My home state of California is known for many things: sunshine, lovely scenery, the ocean, incredible natural parks, technological innovation, high taxes, and more. Unfortunately, in recent years, my West Coast home has also gained notoriety for the high number of wildfires occurring in our dry seasons and beyond.

Of course, Californians have been familiar with large fires for decades. In many ways they are a part of life, just like mudslides, earthquakes, and other natural disasters. However, the recent spate of fires have been both numerous and massive—and especially deadly. Millions of acres have been consumed in these blazes, along with hundreds of lives.

When news reporters interview survivors in the aftermath of such fires, one phrase gets repeated over and over: “We lost everything.”

One resident gave the following account when wildfires tore through the wine country fifty miles northeast of San Francisco in September 2020:

The entire side of the hill was on fire—all trees, all burning, all roaring like a jet. . . . At that moment we realized that it was time to go. We [later] found out that our house was indeed gone. It’s a very sobering thing to find out that all you’ve worked for and all that your parents have worked for, in a moment, is gone. It gives you pause. And it gives you a moment to realize what’s really important in life. Because what we thought was important is now ashes.1

Our hearts break when we hear stories like this. It is wonderful news that this man and his family survived. And his take on what happened reveals the correct perspective: “It gives you a moment to realize what’s really important in life.”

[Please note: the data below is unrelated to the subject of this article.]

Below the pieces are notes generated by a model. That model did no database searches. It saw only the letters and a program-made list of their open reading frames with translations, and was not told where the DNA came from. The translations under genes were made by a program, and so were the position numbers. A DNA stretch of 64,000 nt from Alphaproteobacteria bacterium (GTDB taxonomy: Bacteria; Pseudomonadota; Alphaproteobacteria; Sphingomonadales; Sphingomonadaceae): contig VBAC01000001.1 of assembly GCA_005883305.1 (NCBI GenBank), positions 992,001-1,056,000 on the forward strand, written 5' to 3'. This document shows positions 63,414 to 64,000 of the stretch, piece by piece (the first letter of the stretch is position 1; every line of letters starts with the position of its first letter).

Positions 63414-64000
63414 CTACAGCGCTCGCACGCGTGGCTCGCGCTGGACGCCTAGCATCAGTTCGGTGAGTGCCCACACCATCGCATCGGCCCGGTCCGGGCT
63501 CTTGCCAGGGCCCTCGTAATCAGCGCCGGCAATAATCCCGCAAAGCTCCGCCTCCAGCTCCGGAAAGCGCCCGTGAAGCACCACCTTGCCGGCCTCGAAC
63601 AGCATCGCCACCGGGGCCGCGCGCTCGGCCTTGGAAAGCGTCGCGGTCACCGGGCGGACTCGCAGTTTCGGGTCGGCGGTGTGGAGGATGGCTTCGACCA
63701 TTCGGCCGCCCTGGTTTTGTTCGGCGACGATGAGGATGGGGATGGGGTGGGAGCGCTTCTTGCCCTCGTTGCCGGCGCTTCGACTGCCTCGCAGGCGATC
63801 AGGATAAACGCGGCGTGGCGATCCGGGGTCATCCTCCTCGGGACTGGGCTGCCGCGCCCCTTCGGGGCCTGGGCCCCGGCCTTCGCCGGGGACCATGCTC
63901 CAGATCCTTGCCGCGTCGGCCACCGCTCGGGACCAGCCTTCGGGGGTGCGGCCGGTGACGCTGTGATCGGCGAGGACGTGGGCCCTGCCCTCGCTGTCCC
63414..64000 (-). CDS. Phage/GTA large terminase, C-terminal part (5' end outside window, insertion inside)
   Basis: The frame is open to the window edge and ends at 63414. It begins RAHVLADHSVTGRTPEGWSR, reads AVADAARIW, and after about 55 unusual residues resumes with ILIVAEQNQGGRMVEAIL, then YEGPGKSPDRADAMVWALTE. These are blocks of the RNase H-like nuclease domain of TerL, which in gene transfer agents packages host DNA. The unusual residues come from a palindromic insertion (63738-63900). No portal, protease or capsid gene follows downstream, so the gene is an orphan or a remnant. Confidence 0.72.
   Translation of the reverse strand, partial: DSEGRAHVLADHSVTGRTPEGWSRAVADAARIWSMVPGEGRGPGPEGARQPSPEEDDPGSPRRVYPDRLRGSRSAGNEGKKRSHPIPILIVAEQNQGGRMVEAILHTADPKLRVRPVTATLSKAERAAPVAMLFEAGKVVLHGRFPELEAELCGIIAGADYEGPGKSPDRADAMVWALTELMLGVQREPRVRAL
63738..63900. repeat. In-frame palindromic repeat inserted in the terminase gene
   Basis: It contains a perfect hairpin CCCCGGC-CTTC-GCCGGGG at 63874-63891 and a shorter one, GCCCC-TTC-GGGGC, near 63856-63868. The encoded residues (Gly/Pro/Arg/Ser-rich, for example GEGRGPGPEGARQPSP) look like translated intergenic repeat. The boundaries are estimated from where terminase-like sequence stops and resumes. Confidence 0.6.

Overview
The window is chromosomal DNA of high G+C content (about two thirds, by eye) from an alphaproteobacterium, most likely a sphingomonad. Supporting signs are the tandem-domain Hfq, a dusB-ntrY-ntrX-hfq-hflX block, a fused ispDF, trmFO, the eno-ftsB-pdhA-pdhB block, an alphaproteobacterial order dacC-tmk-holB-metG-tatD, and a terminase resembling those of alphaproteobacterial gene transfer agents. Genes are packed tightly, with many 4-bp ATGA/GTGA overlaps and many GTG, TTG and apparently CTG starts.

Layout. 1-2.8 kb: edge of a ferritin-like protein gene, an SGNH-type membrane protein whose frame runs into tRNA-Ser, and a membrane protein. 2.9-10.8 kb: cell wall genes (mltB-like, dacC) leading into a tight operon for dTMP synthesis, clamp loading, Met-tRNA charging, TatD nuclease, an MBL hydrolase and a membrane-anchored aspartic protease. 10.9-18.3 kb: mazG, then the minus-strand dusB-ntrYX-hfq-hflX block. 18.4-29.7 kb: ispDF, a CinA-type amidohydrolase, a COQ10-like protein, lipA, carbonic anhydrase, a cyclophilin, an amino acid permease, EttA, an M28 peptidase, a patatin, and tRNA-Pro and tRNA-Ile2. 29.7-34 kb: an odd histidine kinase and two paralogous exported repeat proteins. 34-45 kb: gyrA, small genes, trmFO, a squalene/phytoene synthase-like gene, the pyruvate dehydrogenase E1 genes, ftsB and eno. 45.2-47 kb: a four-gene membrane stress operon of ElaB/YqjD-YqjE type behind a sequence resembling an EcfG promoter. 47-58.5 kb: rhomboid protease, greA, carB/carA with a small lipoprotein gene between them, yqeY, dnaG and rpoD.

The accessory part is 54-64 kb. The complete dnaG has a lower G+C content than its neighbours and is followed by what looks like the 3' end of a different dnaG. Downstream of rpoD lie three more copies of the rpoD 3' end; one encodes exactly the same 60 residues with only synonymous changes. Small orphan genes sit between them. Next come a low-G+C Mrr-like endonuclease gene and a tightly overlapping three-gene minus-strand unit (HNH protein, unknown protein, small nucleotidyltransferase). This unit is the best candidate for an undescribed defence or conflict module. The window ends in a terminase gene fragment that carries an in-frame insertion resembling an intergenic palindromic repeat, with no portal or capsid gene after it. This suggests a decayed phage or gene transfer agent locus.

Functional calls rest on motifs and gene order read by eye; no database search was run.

Still, that perspective was gained at a high cost. A deep loss. When people lose their homes and businesses in such a quick and dramatic fashion, there is more involved than the loss of wood and brick, photos and furniture, paperwork and equipment.

There is the loss of a dream.

Have you dealt with such a loss? Perhaps not the complete loss of your home, but what about the loss of your dream job? What about the loss of your dream marriage, your dream ministry, or your dream retirement?

Such losses are devastating because our dreams are a reflection of who we are—our passions and values, hopes and desires, plans and priorities. How could we become deprived of such dreams and not believe that God has forgotten us?

The key to recovering from deep loss—especially the loss of a dream—is to let God. Specifically, here are four steps you can take: Let God comfort you, let God restore you, let God redirect you, and let God use you.


First, let God comfort you. In a time of loss, our greatest need is immediate and effective comfort.

When Job suffered the loss of all he had, his three friends came “to comfort him” (Job 2:11). They failed in their task, for they tried to comfort him with “empty words” (21:34). Job finally muttered in disgust, “Miserable comforters are you all!” (16:2). In the end, only God could comfort him by teaching him valuable lessons, deepening his faith, and restoring the things Job had lost.

The psalmist expressed his praise in Psalm 71 for having a God who comforted him “on every side” (v. 21). He said in Psalm 94:19, “In the multitude of my anxieties within me, Your comforts delight my soul.” In Psalm 119:50, we read, “This is my comfort in my affliction, for Your word has given me life.”

David Jeremiah, God Has Not Forgotten You: He Is with You, Even in Uncertain Times (Nashville: Thomas Nelson, 2021).

We have just released a new Bible Study on the book, God Has Not Forgotten You.

These lessons are available on Amazon, as well as a part of Good Questions Have Groups Talking Subscription Service. Like Netflix for Bible Lessons, one low subscription gives you access to all our lessons–thousands of them. For a medium-sized church, lessons are as little as $10 per teacher per year.

Each lesson consists of 20 or so ready-to-use questions that get groups talking. Answers are provided in the form of quotes from respected authors such as John Piper, Max Lucado and David Jeremiah.

These lessons will save you time as well as provide deep insights from some of the great writers and thinkers from today and generations past. I also include quotes from the same commentaries that your pastor uses in sermon preparation.

Ultimately, the goal is to create conversations that change lives.